Featuring the Charismatic… Christopher Lee! – Theatre of Death (1967)

Christopher Lee is a brazen, brash, boisterous and bombastic theatre owner who might just be a murderer or simply a zealot for the craft and those that work for him.  There are a whole bunch of murders that take place throughout the film and whether he is involved is one of the mysteries that take place, but soon the police do indeed find that they are tied to his Theatre of Death just not in the way they would expect.  Lee is powerful in his performance as Philippe Darvas, putting the character across as cool and cruel simultaneously.  While this may not have been one of his best movies, it is one of his most vibrant performances, sitting up there with many of the far superior Hammer pictures he did, of which this looks like one, but is not, instead released by Pennea Productions Ltd.  The only reason to really watch this picture, is in fact Lee, as he is mesmerizing and holds your focus for each and every moment he is on screen, such is the talent that the man exudes.

While the film overall is a decent one, it never rose beyond that point.  It was a little tedious and boring at times and could have had the running time trimmed down a bit and cut out some of the fluff that was present, much of which had to do with the supporting characters and their ruminating throughout the film.  Character building is good as you want to know and love or hate the people you are watching onscreen, but it could have been a bit more effective to move the plot along a bit faster if some of it was cast asunder.  Aside from Lee, the cast was fairly good but they did not present that attention grabbing fervor that Lee did, and as such they were almost always overshadowed by his presence, whether he was in the scene or not.  Julian Glover, Lelia Goldoni and Jenny Till who supported Lee in the film, did a good job, but it just did not feel like it was enough.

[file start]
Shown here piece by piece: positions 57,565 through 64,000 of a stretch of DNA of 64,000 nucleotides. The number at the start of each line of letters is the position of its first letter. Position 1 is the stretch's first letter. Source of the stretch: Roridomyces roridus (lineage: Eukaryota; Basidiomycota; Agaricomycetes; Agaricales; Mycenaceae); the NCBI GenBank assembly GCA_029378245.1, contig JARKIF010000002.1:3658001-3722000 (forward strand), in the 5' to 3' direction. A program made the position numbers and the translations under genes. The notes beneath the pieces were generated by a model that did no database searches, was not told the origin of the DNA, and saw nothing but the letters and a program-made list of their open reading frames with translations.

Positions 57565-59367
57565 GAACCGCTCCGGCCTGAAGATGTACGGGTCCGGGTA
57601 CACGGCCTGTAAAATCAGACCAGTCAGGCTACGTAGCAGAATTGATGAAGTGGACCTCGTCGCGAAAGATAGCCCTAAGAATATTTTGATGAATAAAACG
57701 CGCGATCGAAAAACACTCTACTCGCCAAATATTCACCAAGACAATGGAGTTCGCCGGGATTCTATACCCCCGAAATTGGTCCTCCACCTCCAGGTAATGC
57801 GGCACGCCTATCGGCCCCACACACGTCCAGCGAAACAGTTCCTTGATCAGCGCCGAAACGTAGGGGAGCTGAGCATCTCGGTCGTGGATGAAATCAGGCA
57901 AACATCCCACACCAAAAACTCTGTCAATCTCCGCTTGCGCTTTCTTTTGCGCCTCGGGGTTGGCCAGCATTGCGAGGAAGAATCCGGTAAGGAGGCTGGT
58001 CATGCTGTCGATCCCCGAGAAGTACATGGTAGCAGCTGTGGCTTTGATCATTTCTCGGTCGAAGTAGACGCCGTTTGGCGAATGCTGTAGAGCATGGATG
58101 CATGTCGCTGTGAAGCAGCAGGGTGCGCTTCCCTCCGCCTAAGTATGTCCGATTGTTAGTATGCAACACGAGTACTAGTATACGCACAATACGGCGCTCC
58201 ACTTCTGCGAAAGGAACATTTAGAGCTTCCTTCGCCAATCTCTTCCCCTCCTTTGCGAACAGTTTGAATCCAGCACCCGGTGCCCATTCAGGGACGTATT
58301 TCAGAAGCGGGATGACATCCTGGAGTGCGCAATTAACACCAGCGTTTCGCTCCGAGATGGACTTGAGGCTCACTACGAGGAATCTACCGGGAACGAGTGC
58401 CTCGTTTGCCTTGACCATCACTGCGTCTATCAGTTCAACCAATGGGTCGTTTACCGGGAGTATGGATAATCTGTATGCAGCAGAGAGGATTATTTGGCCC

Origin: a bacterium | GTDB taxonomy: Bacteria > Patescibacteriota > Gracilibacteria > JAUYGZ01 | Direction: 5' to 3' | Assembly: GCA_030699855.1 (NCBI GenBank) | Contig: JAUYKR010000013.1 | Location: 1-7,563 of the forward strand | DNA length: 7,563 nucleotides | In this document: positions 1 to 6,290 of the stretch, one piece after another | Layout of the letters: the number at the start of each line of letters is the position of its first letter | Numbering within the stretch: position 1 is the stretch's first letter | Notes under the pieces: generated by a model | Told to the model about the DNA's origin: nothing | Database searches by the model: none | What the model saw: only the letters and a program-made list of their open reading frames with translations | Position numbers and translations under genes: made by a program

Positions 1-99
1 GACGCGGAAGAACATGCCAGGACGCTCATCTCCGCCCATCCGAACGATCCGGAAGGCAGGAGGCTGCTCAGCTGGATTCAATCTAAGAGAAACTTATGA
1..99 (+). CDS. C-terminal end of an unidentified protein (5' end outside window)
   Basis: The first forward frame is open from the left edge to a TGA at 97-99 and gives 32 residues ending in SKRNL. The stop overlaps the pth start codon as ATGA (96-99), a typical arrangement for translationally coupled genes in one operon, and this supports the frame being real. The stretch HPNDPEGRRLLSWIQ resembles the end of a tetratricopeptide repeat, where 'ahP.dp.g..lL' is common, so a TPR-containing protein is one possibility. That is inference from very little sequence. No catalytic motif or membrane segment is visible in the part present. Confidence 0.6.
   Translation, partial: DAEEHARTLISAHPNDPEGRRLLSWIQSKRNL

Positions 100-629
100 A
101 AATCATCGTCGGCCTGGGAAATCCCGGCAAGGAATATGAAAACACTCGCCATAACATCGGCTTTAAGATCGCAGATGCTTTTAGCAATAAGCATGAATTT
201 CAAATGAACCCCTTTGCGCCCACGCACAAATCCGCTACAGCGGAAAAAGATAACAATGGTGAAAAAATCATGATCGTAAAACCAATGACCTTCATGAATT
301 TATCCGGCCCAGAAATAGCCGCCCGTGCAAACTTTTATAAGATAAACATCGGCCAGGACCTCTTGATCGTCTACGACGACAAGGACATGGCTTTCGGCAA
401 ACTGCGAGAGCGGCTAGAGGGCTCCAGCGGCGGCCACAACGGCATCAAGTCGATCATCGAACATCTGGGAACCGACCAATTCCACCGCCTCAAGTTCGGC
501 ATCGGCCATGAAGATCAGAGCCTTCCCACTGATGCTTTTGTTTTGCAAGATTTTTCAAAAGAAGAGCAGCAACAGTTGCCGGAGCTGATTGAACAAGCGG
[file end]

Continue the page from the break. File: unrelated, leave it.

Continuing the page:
You hear only my voice….

Though the film may have dragged a bit here and there, it did have its positive aspects.  The music by Elisabeth Lutyens was engaging and fit the dark and moody atmosphere perfectly.  For a horror film, it is essential to have the right mood present and done so effectively so that the viewer can be invested rather than be taken out of the picture.  Gilbert Taylor, in charge of cinematography does a great job of this, and though there is little blood and very little violence shown onscreen, having the right mood and atmosphere, which was accomplished, as well as being expertly directed by Samuel Gallu really helped the film out a lot.

The tribal scene at the end was quite interesting and fun to watch, but it took a while to get to a part that was engaging enough and then the film ended, with a bit of twist as well, but it was still over.  While it was a good thing, as it was a little too long as it was, but having taken that amount of time to get to a part that made you sit up and pay attention was a bit of a shame.  Though Christopher Lee would get top billing in this picture, he was really only in it for about half of the movie which was a real shame.  Obviously it made sense due to the script by Ellis Kadison and Roger Marshall, but should he have stayed in somehow, the movie might have been much better than it was.  It was not a terrible film, as there are many horror films in the world that are far worse, but there are also many more that are much better.  This is a good film to watch for Lee with some eeriness and a bit of moody suspense in the classic horror vein, but not much else.

3 out of 5

1 reply »

  1. Modern flicks need to make old-school posters like this once in a while. It would make things a lot less generic! Anyways….good premise, boring execution from what it seems from reading your review! Shame the lead actor was not even present for the majority of the flick!


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